Raunchy Paunchy Rootless & Blue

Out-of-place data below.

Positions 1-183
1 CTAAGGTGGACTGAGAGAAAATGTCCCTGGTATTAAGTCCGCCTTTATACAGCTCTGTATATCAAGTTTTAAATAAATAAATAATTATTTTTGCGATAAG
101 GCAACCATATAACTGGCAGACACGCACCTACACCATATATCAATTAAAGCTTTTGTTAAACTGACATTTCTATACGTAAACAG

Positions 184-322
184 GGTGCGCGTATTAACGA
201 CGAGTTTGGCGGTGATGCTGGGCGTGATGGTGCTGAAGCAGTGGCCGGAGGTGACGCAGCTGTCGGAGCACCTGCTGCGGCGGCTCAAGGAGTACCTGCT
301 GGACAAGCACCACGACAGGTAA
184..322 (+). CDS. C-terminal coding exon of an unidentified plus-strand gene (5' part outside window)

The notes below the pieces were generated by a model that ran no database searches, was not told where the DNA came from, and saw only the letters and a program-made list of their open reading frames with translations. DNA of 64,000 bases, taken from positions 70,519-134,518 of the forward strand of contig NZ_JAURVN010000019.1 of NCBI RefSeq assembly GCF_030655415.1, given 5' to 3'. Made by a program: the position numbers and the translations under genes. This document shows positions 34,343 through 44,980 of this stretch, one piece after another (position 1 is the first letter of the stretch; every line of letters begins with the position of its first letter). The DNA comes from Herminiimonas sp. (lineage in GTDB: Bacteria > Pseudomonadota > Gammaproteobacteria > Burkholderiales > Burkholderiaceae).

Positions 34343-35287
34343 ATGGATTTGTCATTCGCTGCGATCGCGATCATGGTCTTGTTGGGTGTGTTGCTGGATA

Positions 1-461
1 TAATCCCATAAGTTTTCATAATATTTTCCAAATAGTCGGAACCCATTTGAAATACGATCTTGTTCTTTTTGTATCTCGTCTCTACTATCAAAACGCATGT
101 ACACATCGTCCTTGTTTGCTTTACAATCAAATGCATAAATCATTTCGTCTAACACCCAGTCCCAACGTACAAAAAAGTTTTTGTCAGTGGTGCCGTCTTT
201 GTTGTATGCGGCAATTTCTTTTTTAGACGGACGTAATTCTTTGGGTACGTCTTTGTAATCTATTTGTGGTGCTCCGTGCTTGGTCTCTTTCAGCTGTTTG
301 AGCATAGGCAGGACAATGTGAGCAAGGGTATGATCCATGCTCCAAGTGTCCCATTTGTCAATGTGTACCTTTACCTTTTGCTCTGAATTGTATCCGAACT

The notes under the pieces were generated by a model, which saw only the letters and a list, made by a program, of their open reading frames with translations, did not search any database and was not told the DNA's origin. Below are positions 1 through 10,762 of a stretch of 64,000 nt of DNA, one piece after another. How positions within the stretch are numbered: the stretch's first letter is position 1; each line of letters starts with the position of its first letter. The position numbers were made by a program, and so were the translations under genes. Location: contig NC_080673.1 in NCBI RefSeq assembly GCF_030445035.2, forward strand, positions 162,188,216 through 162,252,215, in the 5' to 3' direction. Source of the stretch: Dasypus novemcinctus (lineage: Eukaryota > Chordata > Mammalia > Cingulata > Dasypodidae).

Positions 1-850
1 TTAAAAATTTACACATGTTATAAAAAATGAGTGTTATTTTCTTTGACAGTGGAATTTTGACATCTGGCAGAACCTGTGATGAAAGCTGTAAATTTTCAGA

The origins of the use of the jug as a musical instrument have been traced by musicologists to the West Coast of Africa, where hollow gourds are still blown like jugs to accompany other indigenous instruments, including banjo-like instruments that also use gourds as resonators. Jug band music came into vogue in the U.S.A. during the late nineteenth century. By the time it's popularity peaked in the mid 1920s, two distinct styles had developed - a "rural" style built on rural blues and folk music and an "urban" style derived from ragtime, early jazz and vaudeville. The latter was quite eclectic, frequently borrowing from other sources. The popularity of jug band music waned during the depression, but revived in the early 1960s due to growing interest in American folk music in general and the efforts of Californian, Jim Kweskin and the Jug Band in particular, catalysing the formation of other revivalist jug bands in the U.K., Europe, Australasia and even Japan. The original Gutbucket Jug Band, formed in the mid 1960s, was one of these. The current Gutbucket Jug Band has been together for the past decade and includes four of the founder members. We continue the tradition of the early jug bands by "borrowing" from diverse sources and enjoy the challenge of playing a variety of music in the jug band idiom. We hope that you'll enjoy this selection from our repertoire, which includes an original vaudeville-style song - "The Weasel" - written by our juggist extraordinaire Tony Dunn and brought to life here in early urban jug band style.